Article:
In the mid-1990s, James and Karla Murray started registering a disturbing trend as they photographed street culture in neighborhoods across New York City.
“Despite the short time frame between visits, we noticed that some blocks looked drastically different. Many neighborhood stores that we had noticed had closed, or we would come across ‘old’ stores, still in business, but somehow different. They were either refaced, remodeled, or original signage had been substituted with new, bright, and shiny plastic awnings. The whole look and feel of the neighborhood had changed, and much of its individuality and charm had gone,” the husband-and-wife duo, who photograph and interview as a united entity, said via email.
They soon made it their mission to document the vanishing mom-and-pop stores through images and interviews with their owners. Skyrocketing rents and rapidly changing neighborhood demographics, however, meant time to do so was limited. More than two-thirds of the stores featured in their 2008 book, Store Front: The Disappearing Face of New York have, and approximately 20 percent of those included in their new book, Store Front II: A History Preserved, which was published by Gingko Press in November, have closed.
“In New York in particular, the neighborhood store has always been a foothold for new immigrants and a comfortable place where familiar languages are spoken, where ethnic foods and culture are present. These shops are lifelines for their communities, vital to the residents who depend on them for a multitude of needs. When these shops fail, the neighborhood is adversely affected. These old storefronts have the city’s history etched in their facades. They set the pulse, life, and texture of their communities,” they said.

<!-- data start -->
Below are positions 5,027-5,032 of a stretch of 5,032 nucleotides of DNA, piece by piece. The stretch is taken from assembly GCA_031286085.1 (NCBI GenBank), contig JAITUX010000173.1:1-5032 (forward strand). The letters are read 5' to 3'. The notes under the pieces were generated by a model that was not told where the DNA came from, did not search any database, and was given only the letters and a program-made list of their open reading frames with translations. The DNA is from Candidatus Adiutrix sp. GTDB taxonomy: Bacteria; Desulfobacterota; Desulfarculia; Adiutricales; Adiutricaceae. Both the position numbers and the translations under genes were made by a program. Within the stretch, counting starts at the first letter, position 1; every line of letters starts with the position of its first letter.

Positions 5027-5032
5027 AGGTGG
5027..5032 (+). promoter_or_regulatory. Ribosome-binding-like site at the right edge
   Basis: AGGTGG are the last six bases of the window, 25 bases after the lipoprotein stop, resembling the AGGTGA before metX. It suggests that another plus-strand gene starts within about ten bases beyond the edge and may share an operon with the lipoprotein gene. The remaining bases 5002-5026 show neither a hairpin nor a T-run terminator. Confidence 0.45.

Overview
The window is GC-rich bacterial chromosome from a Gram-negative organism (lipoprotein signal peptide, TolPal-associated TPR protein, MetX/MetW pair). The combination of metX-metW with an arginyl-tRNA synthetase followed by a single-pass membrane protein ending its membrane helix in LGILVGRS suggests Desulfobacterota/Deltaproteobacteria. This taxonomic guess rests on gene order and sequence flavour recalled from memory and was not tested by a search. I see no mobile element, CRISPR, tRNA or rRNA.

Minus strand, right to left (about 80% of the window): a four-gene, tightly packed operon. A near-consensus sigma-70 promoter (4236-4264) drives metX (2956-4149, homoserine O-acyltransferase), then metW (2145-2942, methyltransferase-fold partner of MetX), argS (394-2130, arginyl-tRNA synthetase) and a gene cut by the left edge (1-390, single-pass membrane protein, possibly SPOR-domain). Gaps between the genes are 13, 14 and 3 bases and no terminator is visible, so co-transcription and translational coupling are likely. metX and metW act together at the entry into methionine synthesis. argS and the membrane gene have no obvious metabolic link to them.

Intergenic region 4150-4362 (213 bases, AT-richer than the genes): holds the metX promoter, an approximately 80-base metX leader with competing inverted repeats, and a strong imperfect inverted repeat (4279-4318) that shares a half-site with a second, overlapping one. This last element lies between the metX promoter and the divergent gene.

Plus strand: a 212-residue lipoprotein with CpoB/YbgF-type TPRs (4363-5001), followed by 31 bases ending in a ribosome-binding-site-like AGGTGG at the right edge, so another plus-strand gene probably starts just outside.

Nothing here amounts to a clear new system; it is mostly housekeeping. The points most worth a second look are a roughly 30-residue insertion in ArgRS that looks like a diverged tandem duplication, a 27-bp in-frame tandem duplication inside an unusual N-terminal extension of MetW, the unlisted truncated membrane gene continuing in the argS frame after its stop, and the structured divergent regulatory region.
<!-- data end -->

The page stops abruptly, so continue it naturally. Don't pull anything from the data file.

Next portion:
Operating a small business is never easy, but in New York City—one of the most quickly gentrifying cities in the country—things have gotten especially tough. Still, the Murrays said, some historic family businesses have found ways to thrive. Herbert Morscher, the second-generation owner of Morscher’s Pork Store in Ridgewood, Queens, said upgrading the kitchen has helped the place to keep up with the times since its opening in the late 1950s. Bob Abramson, who’s sold records at House of Oldies in Greenwich Village since the late 1960s, said business has picked up in concert with the renewed interest in vinyl.
The Murrays recognize that New York will continue to change and that more beloved businesses will suffer as a result. But they hope their work serves to celebrate the memory of shuttered institutions and to encourage readers to patronize the stores that are still around.
“We don’t expect that all the forces that cause these stores to close can be stopped, but supporting small mom-and-pop stores by shopping in them definitely helps stem the tide. We hope that our project acts an artistic intervention to help draw attention to and preserve the small shops whose existence is essential to the unique and colorful atmosphere of the city’s streets,” they said.